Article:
June 3 – July 15, 2017
Artist Reception: Saturday, June 3, 2017, 4 – 7 p.m.
- David Pagel, Los Angeles Times, A million points of dark: The thrilling pencil drawings of Eric Beltz, June 27, 2017
- Genie Davis, ArtScene, Eric Beltz, July, 2017
CB1 Gallery is pleased to present our first solo exhibition of the work of Eric Beltz. The exhibition Night Skies continues the artist’s explorations with graphite on Bristol while expanding density of detail, complexity of pattern structures, and commitment to challenging content.
Before the Flood, Noah retrieved Adam’s body, the body of the first Man, and stowed it on the Ark. After the Flood, Noah’s son Shem saw the sign that God had foretold Noah and followed it to the center of Creation. There Shem buried the Body of Adam and established Jerusalem.
Origin myths such as this have the power to transform a landscape by imbuing it with the awe and wonder of fantastical stories. These myths enshrine and transmit important cultural beliefs but the transformation of a place through story can also unfold within the idiosyncrasies of curiosity. Beltz has found this to be true through his fifteen-year interest in roadside ethno botany. The hidden human history connected to a plant, once discovered, can change an anonymous weed into a potent signifier sending the imagination across oceans.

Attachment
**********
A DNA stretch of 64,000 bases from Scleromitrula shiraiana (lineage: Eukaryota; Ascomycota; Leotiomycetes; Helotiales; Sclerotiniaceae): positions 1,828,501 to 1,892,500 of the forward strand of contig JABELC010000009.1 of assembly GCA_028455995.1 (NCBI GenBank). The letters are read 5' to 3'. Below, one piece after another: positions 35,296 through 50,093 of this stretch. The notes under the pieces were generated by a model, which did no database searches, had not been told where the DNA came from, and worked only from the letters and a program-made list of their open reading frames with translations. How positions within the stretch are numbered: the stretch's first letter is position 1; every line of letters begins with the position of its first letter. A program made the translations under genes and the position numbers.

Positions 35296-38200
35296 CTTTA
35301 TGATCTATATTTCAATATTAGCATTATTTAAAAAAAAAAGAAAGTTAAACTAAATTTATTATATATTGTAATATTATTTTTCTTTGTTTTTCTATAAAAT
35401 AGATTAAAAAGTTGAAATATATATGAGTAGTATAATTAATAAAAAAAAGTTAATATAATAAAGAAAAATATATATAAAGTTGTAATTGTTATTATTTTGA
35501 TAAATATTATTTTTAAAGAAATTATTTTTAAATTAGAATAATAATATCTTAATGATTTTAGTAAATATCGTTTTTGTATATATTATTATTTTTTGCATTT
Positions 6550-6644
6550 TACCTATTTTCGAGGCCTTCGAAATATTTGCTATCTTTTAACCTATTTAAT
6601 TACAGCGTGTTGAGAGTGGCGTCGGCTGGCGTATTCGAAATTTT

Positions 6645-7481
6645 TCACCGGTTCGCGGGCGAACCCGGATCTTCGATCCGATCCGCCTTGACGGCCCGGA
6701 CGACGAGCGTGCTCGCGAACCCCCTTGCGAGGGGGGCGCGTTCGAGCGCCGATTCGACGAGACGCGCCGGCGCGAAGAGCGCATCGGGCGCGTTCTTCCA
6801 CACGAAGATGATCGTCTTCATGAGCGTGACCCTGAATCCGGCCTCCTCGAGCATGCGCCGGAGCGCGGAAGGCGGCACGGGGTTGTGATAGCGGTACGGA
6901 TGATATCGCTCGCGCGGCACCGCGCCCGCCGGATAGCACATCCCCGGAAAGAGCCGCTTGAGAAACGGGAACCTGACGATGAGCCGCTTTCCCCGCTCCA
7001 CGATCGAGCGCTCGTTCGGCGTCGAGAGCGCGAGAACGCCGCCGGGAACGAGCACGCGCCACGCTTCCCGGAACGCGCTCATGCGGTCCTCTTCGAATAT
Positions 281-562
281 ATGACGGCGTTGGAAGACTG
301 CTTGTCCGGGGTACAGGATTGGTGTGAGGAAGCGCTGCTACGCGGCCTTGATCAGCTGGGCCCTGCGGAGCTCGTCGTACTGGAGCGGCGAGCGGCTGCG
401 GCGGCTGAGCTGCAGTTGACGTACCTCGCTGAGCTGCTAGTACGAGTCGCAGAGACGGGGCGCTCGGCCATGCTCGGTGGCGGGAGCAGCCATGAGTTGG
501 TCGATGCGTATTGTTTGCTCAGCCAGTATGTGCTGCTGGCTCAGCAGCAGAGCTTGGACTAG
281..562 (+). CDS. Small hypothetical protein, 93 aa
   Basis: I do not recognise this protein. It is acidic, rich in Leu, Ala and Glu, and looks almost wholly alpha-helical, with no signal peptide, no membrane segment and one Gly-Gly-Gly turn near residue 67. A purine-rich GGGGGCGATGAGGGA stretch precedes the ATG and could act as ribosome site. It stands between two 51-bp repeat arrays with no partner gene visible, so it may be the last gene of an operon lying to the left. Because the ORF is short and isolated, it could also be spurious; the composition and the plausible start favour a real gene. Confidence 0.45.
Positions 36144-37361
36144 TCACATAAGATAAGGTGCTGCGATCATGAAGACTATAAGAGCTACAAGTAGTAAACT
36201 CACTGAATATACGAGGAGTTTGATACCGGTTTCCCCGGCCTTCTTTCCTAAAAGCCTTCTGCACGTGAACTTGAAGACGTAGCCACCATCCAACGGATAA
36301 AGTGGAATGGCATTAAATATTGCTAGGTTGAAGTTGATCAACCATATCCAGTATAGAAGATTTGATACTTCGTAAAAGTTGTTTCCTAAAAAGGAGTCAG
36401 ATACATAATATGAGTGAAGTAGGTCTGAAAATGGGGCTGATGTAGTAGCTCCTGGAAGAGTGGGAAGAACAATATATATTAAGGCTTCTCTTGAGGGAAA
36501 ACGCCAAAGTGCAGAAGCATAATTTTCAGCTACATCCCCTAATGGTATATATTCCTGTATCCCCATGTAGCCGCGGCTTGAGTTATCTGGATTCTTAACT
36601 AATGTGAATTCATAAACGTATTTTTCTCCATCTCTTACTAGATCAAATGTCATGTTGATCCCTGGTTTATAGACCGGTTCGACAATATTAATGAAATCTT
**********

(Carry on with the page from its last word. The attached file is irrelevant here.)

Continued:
At the center of the Artist’s Creation is the tree stump. Without a canopy, the landscape fills with weeds; in this case, the Holy Flower of the North Star, Datura. It is poison, medicine, hallucinogen, bio-remediator, and common roadside plant. This field of weeds is where the Body of Adam will be buried again. Anchored only by his toes, frozen in transcendence, hovering over this low shrub, Adam’s body fades into the flora and becomes the starry night in a glowing explosion. Form dissolves into pattern into a constellated heaven. The unfixed, ponderous Picture Frame then wanders up through the branches of shadowy trees and drifts away, following shifting aspects of the moon and stars, looking for Land.
For the past decade Eric Beltz has devoted himself to a simple and focused choice: graphite on Bristol. His drawings are intensely detailed with form, text, pattern, and a stunningly rich grayscale that transcends the limits of the media. Working as a visual essayist and poet, Beltz explores and combines a range of topics: origin myths, American history, ethno botany, ancient religions, and taboo symbolism. He balances the narrow path of pencil on paper with a broad channel cut by his far-reaching interests, seeking discoveries in uncommon mixtures of rare knowledge.
Eric Beltz has been in many solo and group shows across the U.S. His work has been featured in Juxtapoz, Art In America, LA Times, NY Times, and American Artist among others. His work is in the permanent collections of the Nerman Museum (KS), Progressive Collection (OH), Santa Barbara Museum of Art (CA), Art, Design, and Architecture Museum (CA), and as a promised gift to the Whitney Museum of American Art (NY).
Eric Beltz lives and works in Santa Barbara, CA where he teaches drawing at UCSB.